Can we blame them if we’re not mobile?
By Amy Glynn
The debate about the ‘digital distraction’ technology causes in the classroom isn’t going anywhere anytime soon. Professors claim students are distracted by their phones during class, that they aren’t paying attention, that they can’t multitask, that their learning suffers. (If pointing out the negative of a potential situation were all it took to change a habit, the distracted driving trend would disappear in a heartbeat.) Students counter that when they’re bored in the classroom, they go to their phones… “give me something relevant, and digital-related to do – stop boring me.”
Educators across the country are trying to find ways to marry digital excitement with learning outcomes, for the better. Yet the financial aid office seems to be at the very very back of the pack when it comes to keeping up with our digital, mobile-minded customers. Why?
Mobile technology – here to stay
According to the PEW research center, 67% of cell owners find themselves checking their phone for messages, alerts, or calls – even when they don’t notice their phone ringing or vibrating. And 44% of cell owners have slept with their phone next to their beds because they wanted to make sure they didn’t miss any calls, text messages, or other other updates during the night. Millennials are the largest segment of smartphone owners, according to Nielsen. In 2014, 85% of Millennials aged 18-24 and 86% of Millennials aged 25-34 owned one. A multi-year study of students’ mobile learning practices in higher education confirms that “mobile device ownership is high and continues to increase among students.”
The dizzying speed of information
With a smartphone ever-in-hand, students are never (or rarely) without access to the information they want or the tools they need. They have high expectations around speed and accessibility of information. Don’t believe me? Check out Internet Live Stats, part of the Real Time Statistics Project, for an overwhelming visual of the data that flows in one second… here are some highlights:
- 7,098 Tweets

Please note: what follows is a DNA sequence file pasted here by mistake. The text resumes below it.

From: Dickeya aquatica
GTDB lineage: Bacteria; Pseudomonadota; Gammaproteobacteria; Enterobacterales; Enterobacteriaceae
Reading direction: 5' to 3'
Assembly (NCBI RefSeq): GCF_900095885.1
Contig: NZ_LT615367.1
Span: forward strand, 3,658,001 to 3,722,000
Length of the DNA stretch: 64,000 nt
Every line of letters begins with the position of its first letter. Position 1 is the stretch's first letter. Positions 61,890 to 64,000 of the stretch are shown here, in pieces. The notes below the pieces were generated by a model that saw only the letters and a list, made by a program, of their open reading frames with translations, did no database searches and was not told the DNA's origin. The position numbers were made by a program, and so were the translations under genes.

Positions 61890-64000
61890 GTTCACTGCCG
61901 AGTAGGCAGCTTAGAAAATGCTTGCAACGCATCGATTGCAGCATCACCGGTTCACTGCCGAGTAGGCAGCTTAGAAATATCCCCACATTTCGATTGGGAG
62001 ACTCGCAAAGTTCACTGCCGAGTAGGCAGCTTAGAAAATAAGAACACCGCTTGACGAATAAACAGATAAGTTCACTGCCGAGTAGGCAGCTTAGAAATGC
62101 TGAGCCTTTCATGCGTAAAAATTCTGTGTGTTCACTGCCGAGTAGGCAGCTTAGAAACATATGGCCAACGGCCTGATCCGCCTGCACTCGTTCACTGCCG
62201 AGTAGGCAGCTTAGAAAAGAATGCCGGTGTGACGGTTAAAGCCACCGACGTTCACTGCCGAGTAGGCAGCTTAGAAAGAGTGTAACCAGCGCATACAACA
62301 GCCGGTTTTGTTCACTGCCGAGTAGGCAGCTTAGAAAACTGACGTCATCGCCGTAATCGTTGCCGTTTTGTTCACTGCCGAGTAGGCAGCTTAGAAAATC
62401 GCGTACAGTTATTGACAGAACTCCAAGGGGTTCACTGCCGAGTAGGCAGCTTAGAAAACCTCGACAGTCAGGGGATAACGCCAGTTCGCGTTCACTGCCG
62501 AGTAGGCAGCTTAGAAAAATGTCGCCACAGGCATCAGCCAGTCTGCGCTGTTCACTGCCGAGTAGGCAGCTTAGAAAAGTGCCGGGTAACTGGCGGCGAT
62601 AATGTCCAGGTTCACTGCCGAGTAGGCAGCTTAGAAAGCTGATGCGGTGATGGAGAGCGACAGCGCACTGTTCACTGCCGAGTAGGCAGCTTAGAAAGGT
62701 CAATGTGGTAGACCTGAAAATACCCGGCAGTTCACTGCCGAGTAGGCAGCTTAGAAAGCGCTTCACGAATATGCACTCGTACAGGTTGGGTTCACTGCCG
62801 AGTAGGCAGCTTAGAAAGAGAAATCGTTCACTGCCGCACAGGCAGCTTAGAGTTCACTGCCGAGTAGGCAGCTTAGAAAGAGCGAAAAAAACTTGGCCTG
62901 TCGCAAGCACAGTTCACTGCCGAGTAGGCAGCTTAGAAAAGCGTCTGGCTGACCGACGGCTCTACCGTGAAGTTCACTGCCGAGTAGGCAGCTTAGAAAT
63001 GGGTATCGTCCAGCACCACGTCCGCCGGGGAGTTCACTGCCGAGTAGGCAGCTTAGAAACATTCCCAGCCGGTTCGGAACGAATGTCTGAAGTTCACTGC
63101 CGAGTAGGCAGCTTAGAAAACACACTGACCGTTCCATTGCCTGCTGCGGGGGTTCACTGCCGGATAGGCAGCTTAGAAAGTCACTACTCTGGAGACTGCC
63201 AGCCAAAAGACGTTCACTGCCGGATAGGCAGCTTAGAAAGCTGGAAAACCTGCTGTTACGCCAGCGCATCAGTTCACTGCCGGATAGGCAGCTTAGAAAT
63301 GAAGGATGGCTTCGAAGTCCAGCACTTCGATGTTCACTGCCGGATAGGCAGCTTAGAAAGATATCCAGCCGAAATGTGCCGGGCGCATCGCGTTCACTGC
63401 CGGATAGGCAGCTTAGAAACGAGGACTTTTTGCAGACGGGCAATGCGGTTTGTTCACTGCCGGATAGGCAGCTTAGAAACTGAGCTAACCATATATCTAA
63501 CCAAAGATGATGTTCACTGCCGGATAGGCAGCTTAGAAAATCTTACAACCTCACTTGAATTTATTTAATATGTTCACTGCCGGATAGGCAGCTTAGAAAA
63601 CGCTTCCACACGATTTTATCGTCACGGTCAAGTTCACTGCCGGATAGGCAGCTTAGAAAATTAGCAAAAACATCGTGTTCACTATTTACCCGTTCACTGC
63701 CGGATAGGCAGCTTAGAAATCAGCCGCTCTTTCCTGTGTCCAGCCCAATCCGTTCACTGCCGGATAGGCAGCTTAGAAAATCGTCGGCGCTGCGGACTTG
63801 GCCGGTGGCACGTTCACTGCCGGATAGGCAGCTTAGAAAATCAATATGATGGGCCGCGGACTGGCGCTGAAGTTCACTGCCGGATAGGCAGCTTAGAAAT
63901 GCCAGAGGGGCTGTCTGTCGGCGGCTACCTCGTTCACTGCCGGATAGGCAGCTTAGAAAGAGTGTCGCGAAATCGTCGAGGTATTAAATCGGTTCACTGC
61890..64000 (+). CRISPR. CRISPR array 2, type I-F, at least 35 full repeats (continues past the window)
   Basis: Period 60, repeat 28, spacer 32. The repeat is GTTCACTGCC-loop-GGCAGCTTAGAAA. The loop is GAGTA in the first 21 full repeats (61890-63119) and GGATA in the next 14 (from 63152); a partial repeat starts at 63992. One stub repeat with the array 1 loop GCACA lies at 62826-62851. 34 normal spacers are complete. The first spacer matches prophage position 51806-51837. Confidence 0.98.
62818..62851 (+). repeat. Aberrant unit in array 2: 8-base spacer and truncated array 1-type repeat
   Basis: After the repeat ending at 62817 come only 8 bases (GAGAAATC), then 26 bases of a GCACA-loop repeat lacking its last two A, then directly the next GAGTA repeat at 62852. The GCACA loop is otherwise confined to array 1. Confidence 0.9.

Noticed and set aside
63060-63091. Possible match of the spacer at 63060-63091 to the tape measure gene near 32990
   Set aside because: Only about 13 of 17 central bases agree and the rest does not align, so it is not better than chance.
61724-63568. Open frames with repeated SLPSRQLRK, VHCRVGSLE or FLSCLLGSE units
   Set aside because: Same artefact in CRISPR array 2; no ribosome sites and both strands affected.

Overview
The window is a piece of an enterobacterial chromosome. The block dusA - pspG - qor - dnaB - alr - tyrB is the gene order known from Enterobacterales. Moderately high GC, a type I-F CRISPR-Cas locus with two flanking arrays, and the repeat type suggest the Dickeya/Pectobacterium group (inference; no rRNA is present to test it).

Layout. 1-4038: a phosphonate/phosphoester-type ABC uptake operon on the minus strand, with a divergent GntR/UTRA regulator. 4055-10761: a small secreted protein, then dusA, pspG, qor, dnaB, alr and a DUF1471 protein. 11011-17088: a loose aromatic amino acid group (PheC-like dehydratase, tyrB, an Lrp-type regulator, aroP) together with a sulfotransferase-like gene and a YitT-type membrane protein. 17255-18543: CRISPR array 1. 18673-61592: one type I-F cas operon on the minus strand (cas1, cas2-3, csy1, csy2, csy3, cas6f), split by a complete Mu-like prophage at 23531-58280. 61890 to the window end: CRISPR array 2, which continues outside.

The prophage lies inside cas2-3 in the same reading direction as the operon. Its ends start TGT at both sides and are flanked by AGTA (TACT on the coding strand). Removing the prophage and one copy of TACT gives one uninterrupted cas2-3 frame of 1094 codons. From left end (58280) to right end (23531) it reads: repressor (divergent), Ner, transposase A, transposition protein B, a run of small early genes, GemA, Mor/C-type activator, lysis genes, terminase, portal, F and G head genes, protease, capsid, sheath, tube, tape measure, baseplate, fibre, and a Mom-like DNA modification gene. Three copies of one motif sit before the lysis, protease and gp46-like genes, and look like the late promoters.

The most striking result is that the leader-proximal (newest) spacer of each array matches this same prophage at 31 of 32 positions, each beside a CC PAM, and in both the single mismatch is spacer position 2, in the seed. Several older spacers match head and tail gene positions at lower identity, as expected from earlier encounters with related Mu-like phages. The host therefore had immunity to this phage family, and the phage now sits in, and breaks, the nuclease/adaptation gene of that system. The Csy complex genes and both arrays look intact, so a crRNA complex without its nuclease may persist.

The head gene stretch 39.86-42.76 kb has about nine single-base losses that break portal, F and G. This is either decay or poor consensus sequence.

- 32,678 GB of internet traffic
- 52,678 Google searches
- 116,114 YouTube video views
- 2,463,035 emails sent
Yet we want students to fax sensitive information or drop by the financial aid office…. See the issue?
Financial aid offices need to overhaul
Rather than trying to hold back the digital tsunami, financial aid offices should be embracing mobile technology and EdTech offerings. Forcing millennials (or anyone who doesn’t prefer to do things the old-school way, for that matter) to download and fill out an application, then scan and fax it back isn’t the right approach. Neither is adding more staff to financial aid offices to help quell the growing lines (in-person and on the phone) of people who need support. Making advancements in our digital/mobile capabilities is.
Our hurdles are not their problems
When a student who has grown up with technology at their fingertips begins to look at applying for Financial Aid, we must seem almost prehistoric. True, our industry has unique issues and concerns:
- Compliance risks
- Information security
- Limited technology resources
- Competing priorities
- Budget constraints
We have to band together to find solutions to help us make better strides. We need to stop saying digital advancements don’t apply to us.
How we move ahead
It’s time to be honest about the mobile/digital experience we’re offering student who apply for financial aid. Here are some suggestions that can help us get started.
- Audit your school’s financial aid website to gauge if it is mobile friendly. Is the text big enough to read? Are the links spaced out enough? Does the content render in a reader-friendly way on a small device? Google’s mobile-friendly test analyzes URLs and offers suggestions on how to improve.
- Model digital best-practices in other industries. Today’s banking experience looks nothing like banks of the past. Mobile apps, virtual chat, checks deposited by photo upload… these are all things that are possible – and can improve the student experience in financial aid.
- Regularly reevaluate. Hypothesize, build, evaluate and iterate. Being okay with the status quo doesn’t cut it.
- Do more than check the box. Go beyond providing the minimum regulatory required information: make the content consumable and approachable by our students.
As Rubin wrote, “Iterative development acknowledges that we will probably get things wrong before we get them right and that we’ll do things poorly before we do them well.” Financial aid offices need to take the risk to get some things wrong (and fix them) as we move forward to where our students need us to be.
A proven leader in higher education, Amy Glynn spent more than a decade in financial aid, ensuring products and services were in compliance with Federal Title IV regulations while meeting the highest service levels possible. She earned her Master of Science in Higher Education from Walden University.